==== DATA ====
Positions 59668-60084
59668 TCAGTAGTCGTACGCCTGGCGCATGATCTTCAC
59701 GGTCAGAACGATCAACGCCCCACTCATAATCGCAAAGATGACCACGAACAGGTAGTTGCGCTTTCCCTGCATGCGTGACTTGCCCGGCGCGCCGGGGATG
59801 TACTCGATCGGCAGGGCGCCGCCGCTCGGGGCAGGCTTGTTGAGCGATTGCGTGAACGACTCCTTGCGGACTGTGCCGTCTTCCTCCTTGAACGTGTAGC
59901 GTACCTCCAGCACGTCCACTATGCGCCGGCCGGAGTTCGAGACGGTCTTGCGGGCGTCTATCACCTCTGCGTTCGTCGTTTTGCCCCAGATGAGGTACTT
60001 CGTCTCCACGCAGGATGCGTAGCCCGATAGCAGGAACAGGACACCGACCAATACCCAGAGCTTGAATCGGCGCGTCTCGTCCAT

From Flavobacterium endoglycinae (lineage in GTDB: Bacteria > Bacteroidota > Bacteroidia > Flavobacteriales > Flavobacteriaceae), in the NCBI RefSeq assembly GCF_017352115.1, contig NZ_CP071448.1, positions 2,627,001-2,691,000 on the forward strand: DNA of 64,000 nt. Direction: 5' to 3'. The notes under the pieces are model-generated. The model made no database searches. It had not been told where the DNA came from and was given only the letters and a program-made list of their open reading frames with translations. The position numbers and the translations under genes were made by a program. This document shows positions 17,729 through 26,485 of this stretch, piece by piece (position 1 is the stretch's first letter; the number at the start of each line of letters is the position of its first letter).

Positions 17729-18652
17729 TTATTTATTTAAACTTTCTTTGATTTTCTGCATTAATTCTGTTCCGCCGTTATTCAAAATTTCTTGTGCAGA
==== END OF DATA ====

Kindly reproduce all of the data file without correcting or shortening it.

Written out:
Positions 59668-60084
59668 TCAGTAGTCGTACGCCTGGCGCATGATCTTCAC
59701 GGTCAGAACGATCAACGCCCCACTCATAATCGCAAAGATGACCACGAACAGGTAGTTGCGCTTTCCCTGCATGCGTGACTTGCCCGGCGCGCCGGGGATG
59801 TACTCGATCGGCAGGGCGCCGCCGCTCGGGGCAGGCTTGTTGAGCGATTGCGTGAACGACTCCTTGCGGACTGTGCCGTCTTCCTCCTTGAACGTGTAGC
59901 GTACCTCCAGCACGTCCACTATGCGCCGGCCGGAGTTCGAGACGGTCTTGCGGGCGTCTATCACCTCTGCGTTCGTCGTTTTGCCCCAGATGAGGTACTT
60001 CGTCTCCACGCAGGATGCGTAGCCCGATAGCAGGAACAGGACACCGACCAATACCCAGAGCTTGAATCGGCGCGTCTCGTCCAT

From Flavobacterium endoglycinae (lineage in GTDB: Bacteria > Bacteroidota > Bacteroidia > Flavobacteriales > Flavobacteriaceae), in the NCBI RefSeq assembly GCF_017352115.1, contig NZ_CP071448.1, positions 2,627,001-2,691,000 on the forward strand: DNA of 64,000 nt. Direction: 5' to 3'. The notes under the pieces are model-generated. The model made no database searches. It had not been told where the DNA came from and was given only the letters and a program-made list of their open reading frames with translations. The position numbers and the translations under genes were made by a program. This document shows positions 17,729 through 26,485 of this stretch, piece by piece (position 1 is the stretch's first letter; the number at the start of each line of letters is the position of its first letter).

Positions 17729-18652
17729 TTATTTATTTAAACTTTCTTTGATTTTCTGCATTAATTCTGTTCCGCCGTTATTCAAAATTTCTTGTGCAGA